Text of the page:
My absolute favorite part of the Haggadah is the four children. I could spend all night just talking about it, looking at the different depictions of the four (Noam Zion’s A Different Night has a wonderful collection, many of which you can find online), thinking about the roles each of us takes on in relation to the Passover story.
There are so many different interpretations about the four sons. For example, the 19th-century Sefat Emet (R. Yehuida Leb Alter of Ger) taught that the four sons represent four stages of redemption. The Lubavitcher rebbe taught that the four children represent four successive generations of American immigrants; the one we really need to be concerned about is the fifth son, who is not even at our table. Some kabbalistic interpretations reverse the hierarchy, claiming that the son who does not know how to ask a question is actually spiritually closest to God, as his yearning for closeness to divinity exceeds the boundaries of language.
This year I am spending a little more time thinking through the interpretation of Rabbi Shimon ben Tzemach Duran (AKA Rashbatz), a 14th century sage from Majorca. He uses the little piece of liturgy just prior (Baruch HaMakom, in which we acknowledge and bless God) as a lens for viewing the four children text:
The Haggadah text is about to continue with the interpretation of various Biblical verses relating to the obligation to tell the story of the exodus. This verse (Baruch HaMakom) serves as a blessing prior to study Torah. … The four children about whom the Haggadah speaks are all dealing with the same question: whether the world is controlled by one God or by two separate forces – one for good and one for evil. The wise child knows that God created everything and guides the world with benevolent providence. The wicked child believes there are two competing forces in the world. The naïve child asks: What is this? Why do we have a righteous person who suffers and a wicked person who prospers? This is a question for which he has no answer. The child unable to ask believes that everything in the world is random, so that no questions on the subject of God’s power are relevant.
I find it interesting that Rashbatz is willing to completely ignore the context of the Passover Seder in order to focus on an existential question. This is itself an important teaching: we cannot expect our Seder attendees to have the themes of Passover on their minds when they sit down with us. More often, they are still bringing a bit of the world they have been experiencing with them to the table.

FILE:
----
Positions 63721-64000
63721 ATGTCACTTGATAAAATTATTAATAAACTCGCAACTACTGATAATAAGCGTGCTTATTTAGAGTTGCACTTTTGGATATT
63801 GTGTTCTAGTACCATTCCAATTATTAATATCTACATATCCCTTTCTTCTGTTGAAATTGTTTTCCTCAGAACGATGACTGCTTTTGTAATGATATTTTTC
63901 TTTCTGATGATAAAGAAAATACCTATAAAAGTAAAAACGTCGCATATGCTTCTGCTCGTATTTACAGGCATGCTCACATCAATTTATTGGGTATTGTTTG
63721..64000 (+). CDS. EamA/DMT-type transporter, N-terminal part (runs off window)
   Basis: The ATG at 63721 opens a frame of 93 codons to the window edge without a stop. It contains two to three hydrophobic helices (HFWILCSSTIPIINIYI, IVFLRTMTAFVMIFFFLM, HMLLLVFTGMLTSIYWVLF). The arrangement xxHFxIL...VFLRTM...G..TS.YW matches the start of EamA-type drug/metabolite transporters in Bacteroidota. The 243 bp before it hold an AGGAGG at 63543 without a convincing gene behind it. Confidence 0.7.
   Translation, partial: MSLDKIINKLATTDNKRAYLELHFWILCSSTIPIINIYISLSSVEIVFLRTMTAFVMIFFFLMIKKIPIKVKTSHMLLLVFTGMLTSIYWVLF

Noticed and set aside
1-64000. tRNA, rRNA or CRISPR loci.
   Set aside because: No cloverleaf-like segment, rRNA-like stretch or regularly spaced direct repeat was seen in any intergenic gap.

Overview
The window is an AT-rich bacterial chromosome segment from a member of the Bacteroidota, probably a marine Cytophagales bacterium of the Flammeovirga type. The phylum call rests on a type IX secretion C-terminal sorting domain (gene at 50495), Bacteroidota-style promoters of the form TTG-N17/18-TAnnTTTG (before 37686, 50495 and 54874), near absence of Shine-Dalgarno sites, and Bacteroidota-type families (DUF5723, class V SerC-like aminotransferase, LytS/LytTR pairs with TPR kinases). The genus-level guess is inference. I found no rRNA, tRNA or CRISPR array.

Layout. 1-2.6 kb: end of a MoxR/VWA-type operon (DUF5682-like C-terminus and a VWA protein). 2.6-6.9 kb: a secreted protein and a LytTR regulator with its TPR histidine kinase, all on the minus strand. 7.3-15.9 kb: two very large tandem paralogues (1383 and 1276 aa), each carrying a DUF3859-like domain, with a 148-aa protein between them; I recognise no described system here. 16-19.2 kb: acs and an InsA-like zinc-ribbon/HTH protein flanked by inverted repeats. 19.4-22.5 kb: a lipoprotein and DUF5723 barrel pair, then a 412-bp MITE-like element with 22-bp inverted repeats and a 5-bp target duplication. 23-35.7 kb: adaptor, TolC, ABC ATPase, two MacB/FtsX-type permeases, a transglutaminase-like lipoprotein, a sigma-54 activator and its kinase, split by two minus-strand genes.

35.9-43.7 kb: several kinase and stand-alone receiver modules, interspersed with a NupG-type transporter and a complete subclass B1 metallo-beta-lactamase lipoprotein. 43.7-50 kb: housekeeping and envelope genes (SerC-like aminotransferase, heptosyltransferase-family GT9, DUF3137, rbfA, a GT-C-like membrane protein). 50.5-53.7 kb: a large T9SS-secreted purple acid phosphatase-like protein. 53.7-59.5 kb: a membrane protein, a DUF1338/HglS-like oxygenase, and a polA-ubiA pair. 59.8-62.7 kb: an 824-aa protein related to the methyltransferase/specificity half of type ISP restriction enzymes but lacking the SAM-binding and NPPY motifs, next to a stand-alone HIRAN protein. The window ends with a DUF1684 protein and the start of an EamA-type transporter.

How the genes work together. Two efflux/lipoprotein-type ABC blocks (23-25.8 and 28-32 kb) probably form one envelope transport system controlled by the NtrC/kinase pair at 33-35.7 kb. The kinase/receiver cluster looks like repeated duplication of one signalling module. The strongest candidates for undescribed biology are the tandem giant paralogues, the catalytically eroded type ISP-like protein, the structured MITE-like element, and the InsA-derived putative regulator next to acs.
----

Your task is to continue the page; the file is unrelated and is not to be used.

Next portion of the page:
The Seder may provide them with an opportunity to reflect on life’s meaning in general. Not everyone will be able to relate and find a redemptive, Exodus-type moment at the beginning.
If we take a closer look, we see that Rashbatz pays homage to the traditional notion of an ordered, God-centered universe by locating this belief with the wise son, and identifies the wicked son with the relatively archaic heretical belief in two powers. But Rashbatz does not discount the opinions of the last sons.
It is entirely appropriate to come to the frustrating answers of God’s powerlessness or absence in the world. Embedded in the rubric of the four children is the understanding that the question of each is appropriate, even necessary as a part of the whole, and that we should feel empowered to voice these questions, recognize them, and attempt to address them with understanding.
So too with faith development - each of us will go through different stages in being able to answer life’s big questions, such as “Where is God in the universe?” The least that we can do (and sometimes the most) is to recognize where someone is at and attempt to be present to their experience and the way they create meaning.
Written by Rabbi Josh Snyder, director of Goucher College Hillel.